Rugby money has come at a cost
Even GAA Presidents can lose the run of themselves when euphoria takes over.
On Saturday morning, as the IRFU prepared for their departure from Croke Park later that day, Christie Cooney stated that the recent series of games had absolutely no negatives and was a great success for all concerned.
As a vehement opponent himself to letting in rugby and soccer, he seems to think there was no downside -- but of course there was.
Rugby has had unprecedented success throughout Ireland in the past four years and while the quality of the Irish team was a big factor, there is absolutely no doubt that the Croke Park scenario was an even bigger influence.
Hundreds of thousands of GAA people
became familiar with rugby at close range for the first time and they liked what they saw.
It was the best PR promotion ever offered to a rival sporting organisation by the GAA.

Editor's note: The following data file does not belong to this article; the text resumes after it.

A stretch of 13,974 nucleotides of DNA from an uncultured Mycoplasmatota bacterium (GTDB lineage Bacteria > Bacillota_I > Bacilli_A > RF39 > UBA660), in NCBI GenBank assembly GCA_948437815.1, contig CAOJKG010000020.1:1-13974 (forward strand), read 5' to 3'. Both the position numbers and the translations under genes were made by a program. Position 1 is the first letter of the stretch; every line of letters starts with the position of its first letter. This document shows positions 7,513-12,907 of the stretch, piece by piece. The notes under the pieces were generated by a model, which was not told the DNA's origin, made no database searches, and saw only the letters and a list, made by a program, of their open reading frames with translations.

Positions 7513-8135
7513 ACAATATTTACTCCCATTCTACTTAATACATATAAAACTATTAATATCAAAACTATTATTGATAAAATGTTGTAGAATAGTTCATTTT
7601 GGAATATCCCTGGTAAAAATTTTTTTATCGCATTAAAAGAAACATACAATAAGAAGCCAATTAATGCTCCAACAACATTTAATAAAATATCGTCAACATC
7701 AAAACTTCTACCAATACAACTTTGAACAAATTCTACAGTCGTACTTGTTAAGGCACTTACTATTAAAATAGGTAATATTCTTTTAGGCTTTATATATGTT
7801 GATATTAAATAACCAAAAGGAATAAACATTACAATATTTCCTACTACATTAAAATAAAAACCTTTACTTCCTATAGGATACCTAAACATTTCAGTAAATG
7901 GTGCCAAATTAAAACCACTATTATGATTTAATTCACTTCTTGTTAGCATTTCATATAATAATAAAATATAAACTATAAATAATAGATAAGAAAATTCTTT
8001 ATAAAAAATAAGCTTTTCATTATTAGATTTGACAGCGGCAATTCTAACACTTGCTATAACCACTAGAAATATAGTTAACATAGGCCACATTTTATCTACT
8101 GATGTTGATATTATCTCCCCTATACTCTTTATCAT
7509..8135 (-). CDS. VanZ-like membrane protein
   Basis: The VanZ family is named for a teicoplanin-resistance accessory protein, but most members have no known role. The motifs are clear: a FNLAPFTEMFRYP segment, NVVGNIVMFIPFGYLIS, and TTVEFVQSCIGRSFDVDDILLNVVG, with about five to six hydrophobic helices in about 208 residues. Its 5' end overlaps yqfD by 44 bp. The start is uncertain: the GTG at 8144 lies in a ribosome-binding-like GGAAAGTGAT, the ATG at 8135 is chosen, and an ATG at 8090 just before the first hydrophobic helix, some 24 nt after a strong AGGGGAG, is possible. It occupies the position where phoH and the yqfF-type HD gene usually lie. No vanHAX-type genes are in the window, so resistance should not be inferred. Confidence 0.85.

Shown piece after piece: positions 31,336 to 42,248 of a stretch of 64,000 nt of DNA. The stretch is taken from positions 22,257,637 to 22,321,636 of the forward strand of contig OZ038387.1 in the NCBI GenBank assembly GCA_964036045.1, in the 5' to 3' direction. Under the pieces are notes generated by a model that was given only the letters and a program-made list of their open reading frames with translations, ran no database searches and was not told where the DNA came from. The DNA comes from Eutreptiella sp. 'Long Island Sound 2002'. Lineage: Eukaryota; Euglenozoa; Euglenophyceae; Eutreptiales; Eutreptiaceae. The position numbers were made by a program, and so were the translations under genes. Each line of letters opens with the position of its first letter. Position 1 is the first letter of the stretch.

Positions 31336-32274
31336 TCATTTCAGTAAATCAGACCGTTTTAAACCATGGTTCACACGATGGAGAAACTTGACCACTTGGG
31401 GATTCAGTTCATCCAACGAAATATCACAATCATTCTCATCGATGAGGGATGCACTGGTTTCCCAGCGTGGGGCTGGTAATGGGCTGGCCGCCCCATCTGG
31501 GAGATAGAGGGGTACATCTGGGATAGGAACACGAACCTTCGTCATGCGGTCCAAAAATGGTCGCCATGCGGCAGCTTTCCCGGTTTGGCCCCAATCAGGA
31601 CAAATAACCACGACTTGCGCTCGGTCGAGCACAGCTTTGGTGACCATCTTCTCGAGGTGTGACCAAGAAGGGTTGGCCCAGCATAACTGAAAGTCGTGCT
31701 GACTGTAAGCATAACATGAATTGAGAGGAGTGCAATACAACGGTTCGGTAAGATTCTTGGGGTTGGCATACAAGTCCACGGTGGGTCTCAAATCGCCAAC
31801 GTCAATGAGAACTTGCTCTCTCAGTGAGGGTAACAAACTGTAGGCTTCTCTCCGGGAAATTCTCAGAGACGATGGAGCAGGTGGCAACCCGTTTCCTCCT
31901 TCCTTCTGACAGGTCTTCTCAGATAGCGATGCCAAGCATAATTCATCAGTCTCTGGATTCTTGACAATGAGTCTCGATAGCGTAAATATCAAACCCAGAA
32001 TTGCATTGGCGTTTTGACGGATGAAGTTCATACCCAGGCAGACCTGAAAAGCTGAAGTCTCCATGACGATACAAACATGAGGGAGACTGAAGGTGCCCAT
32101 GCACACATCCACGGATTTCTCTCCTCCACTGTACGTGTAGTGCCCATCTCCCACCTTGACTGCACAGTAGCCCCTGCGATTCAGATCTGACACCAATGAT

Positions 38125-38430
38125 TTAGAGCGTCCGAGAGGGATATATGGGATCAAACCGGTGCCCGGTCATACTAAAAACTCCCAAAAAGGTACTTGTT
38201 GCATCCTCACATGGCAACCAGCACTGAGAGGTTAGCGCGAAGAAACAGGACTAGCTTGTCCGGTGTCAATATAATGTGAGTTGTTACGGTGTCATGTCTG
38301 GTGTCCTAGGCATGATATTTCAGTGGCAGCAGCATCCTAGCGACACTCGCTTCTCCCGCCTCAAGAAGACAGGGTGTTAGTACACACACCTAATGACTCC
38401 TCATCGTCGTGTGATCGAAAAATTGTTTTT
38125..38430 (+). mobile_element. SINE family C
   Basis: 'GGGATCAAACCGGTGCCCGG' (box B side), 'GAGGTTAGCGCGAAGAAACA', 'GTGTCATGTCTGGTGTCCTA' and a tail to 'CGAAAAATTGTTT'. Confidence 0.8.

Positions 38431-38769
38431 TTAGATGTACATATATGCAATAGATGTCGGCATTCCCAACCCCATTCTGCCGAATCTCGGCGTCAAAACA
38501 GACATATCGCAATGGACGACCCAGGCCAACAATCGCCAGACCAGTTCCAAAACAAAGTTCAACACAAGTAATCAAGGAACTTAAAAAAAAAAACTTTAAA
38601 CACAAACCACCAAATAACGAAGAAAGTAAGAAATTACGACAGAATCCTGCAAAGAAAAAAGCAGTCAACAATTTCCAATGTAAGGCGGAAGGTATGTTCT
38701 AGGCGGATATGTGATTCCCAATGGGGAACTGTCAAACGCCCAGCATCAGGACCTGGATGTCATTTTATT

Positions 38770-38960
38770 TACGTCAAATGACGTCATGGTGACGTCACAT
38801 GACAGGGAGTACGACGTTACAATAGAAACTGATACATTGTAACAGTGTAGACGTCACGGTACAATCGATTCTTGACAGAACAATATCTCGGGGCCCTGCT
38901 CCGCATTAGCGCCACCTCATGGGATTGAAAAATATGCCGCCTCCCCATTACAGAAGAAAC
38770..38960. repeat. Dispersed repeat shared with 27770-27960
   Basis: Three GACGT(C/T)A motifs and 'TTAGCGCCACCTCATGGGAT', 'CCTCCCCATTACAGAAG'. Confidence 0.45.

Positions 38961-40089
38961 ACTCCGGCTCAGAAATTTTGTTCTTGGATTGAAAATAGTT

Rugby is now coached in nearly all the traditional GAA colleges and die-hard GAA people follow the Irish team as strongly as their local county GAA team.
Personally, I believe this competition is good for the GAA, but they should be aware that the millions of Euro they have earned from rugby has come at a price and, presumably, they will use some of this money to compete for the hearts and minds of young players in the ever-growing contest between Gaelic games and rugby.